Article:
Wednesday, August 3, 2016


Based on where you study and with whom, it is still not easy to predict how a potter will work or where his evolution take him, even when your master was Mashiko legend, Hamada Shoji. Such is evidently the case when looking at the Shigaraki influenced, wood fired pottery of Takahashi Makoto where a good portion of his work is more like Sueki ware than modern Mashiko-yaki. Taking its cue from perhaps some tea house surroundings or a Japanese garden, this stacked stone mizusashi has an ancient and weathered appearance with hints of the mysterious regarding its true nature. Fired in a wood fired kiln the surface of the pot has areas of ash deposits with a tell tale signs of charcoal induced reduction greys across much of the pot where the two lids, one ceramic and one roiro black urushi create very different looks for the tea piece. I must confess this is one of the more intriguing and enigmatic pieces that I have handled in quite some time and a testament to just how far one can follow their own voice even if their teacher was Hamada Shoji.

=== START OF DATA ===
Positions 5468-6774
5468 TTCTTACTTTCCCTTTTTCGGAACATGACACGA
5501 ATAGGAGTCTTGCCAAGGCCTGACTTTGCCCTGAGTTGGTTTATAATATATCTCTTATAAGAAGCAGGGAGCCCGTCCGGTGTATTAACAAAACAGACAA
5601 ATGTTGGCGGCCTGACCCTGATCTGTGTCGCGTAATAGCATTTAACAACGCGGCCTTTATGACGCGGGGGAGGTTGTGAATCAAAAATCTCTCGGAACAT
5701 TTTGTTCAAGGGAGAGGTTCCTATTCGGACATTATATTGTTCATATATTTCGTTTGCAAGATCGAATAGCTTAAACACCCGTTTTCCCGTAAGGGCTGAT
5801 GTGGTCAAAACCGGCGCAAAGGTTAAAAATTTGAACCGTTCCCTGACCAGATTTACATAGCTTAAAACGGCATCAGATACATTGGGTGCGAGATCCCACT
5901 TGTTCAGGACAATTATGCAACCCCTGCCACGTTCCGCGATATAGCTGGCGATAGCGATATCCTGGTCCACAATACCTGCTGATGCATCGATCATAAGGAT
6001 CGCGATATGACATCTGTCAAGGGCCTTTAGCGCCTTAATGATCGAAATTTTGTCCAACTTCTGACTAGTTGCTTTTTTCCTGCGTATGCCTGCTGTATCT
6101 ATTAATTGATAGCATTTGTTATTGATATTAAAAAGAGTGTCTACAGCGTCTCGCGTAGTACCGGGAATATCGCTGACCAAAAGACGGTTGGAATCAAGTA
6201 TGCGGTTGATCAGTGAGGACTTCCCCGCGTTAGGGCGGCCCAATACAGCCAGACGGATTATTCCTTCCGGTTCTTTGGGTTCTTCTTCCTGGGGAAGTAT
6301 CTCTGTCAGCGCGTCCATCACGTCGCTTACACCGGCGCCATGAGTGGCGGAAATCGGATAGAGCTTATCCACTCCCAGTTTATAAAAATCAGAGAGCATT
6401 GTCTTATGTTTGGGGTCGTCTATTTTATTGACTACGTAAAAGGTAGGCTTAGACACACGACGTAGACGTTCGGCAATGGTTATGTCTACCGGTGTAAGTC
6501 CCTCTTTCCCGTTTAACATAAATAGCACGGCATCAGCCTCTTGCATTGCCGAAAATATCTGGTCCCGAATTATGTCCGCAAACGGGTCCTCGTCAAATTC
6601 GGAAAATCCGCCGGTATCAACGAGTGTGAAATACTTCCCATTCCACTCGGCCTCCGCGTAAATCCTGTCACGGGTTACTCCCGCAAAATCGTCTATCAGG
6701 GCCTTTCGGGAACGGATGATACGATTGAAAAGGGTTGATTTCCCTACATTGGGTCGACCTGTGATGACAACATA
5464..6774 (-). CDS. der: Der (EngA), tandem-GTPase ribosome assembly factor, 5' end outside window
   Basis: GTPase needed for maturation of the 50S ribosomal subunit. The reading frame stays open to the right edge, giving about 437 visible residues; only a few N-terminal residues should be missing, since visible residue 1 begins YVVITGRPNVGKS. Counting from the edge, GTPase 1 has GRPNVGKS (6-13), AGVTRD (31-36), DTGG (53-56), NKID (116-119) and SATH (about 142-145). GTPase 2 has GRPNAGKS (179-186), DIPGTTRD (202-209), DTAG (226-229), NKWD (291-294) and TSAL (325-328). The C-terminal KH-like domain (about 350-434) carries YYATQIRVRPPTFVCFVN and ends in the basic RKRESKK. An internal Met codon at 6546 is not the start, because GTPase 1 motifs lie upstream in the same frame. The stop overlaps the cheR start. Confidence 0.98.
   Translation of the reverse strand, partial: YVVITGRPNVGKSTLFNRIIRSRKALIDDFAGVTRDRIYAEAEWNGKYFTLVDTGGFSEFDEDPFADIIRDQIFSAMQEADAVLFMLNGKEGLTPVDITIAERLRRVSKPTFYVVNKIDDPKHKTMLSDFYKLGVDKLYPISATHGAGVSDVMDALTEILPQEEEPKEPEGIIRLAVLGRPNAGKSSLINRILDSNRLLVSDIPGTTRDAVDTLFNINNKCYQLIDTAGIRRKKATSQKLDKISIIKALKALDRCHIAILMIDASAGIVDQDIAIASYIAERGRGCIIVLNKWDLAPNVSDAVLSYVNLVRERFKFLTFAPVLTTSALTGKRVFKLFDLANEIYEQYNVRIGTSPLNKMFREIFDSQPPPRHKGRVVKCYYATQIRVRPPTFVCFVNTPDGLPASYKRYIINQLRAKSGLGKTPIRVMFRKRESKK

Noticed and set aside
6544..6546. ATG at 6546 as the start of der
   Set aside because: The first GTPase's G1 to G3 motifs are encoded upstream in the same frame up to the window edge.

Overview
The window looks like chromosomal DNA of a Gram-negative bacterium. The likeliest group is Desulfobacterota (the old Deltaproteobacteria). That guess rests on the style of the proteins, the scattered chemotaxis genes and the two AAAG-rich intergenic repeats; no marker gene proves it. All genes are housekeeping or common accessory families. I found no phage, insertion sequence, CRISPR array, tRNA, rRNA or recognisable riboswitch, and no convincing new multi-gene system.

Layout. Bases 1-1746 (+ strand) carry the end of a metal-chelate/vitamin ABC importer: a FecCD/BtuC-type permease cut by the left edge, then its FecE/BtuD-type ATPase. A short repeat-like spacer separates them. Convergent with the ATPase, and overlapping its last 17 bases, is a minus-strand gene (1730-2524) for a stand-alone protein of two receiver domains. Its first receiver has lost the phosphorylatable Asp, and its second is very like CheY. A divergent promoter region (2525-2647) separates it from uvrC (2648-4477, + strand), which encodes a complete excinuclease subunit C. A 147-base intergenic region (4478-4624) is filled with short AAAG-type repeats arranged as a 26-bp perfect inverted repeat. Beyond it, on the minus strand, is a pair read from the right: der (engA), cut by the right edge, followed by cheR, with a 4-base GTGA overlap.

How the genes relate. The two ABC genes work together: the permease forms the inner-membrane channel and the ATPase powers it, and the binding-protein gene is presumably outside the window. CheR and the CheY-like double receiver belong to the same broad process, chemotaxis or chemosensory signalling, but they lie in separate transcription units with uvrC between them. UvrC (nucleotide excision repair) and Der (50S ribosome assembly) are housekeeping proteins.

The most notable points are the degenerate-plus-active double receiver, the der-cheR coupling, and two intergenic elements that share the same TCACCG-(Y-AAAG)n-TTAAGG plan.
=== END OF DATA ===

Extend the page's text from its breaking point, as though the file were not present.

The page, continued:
You can see more of this distinct mizusashi over at my Trocadero marketplace;

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